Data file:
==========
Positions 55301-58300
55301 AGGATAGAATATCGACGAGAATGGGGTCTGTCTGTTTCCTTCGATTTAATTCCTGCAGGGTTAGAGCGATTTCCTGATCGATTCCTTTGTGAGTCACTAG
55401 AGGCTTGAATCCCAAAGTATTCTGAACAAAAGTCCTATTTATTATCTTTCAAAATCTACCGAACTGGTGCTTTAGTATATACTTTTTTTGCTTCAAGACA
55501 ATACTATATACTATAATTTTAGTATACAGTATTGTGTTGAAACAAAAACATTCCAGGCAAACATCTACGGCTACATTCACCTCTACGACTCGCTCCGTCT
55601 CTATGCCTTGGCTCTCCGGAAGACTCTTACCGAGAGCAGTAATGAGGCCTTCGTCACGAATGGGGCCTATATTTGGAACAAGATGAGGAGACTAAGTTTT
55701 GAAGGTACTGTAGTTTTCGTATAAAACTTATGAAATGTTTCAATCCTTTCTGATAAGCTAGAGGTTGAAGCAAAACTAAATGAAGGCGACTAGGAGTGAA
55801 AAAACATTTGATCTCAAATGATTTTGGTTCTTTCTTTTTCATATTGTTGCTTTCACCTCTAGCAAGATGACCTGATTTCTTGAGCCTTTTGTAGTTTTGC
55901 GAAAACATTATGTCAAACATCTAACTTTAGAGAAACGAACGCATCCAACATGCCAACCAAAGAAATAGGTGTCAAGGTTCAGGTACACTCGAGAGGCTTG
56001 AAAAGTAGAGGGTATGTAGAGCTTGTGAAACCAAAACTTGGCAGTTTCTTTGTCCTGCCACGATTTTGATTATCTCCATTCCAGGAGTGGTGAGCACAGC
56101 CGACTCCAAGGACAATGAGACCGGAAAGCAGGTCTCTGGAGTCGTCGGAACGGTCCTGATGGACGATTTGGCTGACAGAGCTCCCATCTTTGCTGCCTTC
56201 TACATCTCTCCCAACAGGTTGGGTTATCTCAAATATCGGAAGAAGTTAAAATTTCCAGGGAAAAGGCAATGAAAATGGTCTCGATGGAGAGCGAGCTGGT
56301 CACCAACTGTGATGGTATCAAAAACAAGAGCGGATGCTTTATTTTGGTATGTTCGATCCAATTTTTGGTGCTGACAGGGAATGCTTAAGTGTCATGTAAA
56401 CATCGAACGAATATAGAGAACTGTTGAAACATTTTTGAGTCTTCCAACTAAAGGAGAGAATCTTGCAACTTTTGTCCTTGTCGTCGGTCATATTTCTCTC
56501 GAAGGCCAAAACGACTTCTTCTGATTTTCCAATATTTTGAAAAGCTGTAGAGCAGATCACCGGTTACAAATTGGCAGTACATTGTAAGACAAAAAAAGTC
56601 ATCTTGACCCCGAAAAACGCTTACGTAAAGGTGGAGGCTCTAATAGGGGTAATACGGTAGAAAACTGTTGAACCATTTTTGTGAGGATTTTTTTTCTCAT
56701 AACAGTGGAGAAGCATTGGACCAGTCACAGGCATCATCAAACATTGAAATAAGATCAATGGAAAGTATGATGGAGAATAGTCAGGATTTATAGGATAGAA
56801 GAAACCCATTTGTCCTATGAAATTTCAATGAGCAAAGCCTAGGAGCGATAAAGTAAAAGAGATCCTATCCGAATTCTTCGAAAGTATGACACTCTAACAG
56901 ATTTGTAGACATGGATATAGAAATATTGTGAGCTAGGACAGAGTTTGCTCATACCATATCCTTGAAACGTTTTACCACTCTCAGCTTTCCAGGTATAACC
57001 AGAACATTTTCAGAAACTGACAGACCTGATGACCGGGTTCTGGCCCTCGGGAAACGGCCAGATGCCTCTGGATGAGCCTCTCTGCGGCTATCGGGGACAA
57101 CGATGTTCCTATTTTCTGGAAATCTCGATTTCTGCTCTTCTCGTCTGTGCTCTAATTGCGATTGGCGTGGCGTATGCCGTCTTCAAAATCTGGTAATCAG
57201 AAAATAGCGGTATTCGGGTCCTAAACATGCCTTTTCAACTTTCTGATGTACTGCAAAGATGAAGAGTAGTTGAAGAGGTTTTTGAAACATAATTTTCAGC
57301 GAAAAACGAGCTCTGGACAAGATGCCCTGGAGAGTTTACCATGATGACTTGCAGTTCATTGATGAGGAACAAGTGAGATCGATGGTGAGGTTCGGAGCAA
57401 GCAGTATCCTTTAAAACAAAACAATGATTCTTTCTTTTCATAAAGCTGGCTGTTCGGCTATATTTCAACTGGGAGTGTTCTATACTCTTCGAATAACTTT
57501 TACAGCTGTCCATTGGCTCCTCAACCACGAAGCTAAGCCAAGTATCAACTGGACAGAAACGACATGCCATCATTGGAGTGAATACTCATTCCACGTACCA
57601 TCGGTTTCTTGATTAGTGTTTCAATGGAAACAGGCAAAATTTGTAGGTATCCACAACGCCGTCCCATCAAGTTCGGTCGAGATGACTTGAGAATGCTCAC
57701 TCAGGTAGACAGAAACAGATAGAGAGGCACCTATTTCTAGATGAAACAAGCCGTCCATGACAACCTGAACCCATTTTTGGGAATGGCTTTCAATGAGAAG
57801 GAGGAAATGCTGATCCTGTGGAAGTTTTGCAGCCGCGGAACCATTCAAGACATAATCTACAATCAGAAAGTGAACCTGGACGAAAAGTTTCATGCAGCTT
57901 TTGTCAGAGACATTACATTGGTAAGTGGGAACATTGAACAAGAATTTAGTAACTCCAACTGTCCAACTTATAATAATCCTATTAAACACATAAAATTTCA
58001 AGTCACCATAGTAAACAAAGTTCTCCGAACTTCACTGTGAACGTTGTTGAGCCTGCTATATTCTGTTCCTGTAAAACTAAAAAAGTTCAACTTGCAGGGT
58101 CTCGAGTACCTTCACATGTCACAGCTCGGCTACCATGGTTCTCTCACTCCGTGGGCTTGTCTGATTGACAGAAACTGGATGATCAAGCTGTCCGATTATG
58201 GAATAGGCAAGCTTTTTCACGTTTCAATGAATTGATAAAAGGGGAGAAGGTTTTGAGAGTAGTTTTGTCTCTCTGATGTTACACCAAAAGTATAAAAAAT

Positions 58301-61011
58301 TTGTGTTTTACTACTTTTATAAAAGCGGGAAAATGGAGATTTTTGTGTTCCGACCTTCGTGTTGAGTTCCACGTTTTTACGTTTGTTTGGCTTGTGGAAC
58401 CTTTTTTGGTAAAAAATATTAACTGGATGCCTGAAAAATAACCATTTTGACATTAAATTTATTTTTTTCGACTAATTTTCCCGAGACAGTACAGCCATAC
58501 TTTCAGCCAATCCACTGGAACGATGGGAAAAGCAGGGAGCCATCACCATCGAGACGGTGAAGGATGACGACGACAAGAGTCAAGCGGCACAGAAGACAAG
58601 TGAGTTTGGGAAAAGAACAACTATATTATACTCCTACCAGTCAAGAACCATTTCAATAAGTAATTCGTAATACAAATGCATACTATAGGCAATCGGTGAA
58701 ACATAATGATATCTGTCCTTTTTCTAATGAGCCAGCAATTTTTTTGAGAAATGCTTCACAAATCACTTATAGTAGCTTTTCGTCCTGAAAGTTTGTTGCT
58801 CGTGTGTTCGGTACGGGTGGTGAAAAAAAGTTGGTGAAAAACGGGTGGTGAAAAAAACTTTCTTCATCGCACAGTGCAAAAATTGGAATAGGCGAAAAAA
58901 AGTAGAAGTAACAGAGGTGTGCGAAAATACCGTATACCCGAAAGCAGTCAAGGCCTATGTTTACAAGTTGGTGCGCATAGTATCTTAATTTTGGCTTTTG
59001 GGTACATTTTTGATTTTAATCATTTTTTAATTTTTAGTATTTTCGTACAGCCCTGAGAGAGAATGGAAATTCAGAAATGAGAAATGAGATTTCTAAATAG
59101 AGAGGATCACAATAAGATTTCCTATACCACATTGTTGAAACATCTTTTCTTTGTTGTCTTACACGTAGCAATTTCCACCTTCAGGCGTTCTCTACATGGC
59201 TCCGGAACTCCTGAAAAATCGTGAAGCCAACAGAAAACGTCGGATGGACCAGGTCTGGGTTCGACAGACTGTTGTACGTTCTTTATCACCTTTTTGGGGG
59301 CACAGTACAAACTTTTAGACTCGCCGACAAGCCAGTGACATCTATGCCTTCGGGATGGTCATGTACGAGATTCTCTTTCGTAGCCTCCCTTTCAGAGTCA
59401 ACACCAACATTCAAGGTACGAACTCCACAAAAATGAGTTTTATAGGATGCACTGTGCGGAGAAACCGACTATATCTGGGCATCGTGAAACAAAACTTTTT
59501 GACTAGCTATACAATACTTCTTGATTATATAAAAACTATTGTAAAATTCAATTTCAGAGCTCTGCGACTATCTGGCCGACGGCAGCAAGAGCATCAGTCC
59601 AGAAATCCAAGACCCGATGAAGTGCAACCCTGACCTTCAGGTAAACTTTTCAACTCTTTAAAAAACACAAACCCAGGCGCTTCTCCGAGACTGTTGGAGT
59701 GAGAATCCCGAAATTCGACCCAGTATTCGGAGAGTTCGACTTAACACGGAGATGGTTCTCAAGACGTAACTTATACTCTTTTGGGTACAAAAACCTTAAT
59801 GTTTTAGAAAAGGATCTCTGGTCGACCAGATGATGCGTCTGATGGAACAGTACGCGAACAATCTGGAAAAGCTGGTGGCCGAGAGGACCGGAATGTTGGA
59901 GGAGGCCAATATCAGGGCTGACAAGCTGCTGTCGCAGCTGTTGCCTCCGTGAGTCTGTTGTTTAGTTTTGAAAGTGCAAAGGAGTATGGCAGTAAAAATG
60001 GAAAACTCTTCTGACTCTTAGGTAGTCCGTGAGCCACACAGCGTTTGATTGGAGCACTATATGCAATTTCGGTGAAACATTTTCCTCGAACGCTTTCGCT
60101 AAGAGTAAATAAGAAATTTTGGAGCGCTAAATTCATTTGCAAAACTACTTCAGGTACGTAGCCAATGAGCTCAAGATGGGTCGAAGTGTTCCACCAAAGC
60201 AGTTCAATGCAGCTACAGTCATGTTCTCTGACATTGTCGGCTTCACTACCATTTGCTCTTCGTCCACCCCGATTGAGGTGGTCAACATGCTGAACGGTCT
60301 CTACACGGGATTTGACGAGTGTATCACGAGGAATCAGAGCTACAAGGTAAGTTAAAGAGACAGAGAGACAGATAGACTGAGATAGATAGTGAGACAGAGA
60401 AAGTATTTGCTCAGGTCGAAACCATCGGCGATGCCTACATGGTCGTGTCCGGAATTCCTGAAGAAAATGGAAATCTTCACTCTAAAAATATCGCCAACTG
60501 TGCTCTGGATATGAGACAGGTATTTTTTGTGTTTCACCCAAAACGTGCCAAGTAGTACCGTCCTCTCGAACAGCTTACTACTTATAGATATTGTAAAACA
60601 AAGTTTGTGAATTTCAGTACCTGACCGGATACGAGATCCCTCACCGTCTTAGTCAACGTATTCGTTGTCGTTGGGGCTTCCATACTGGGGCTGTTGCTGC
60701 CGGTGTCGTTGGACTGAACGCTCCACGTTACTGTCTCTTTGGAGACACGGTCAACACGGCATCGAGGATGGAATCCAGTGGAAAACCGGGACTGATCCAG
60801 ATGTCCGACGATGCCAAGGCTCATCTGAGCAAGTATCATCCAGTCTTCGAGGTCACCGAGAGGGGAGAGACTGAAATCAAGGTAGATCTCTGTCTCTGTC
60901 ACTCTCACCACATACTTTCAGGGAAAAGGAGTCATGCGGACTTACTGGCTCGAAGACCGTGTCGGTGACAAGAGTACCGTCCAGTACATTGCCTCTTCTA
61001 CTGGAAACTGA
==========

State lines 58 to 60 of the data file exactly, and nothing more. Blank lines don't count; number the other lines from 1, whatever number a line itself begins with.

60801 ATGTCCGACGATGCCAAGGCTCATCTGAGCAAGTATCATCCAGTCTTCGAGGTCACCGAGAGGGGAGAGACTGAAATCAAGGTAGATCTCTGTCTCTGTC
60901 ACTCTCACCACATACTTTCAGGGAAAAGGAGTCATGCGGACTTACTGGCTCGAAGACCGTGTCGGTGACAAGAGTACCGTCCAGTACATTGCCTCTTCTA
61001 CTGGAAACTGA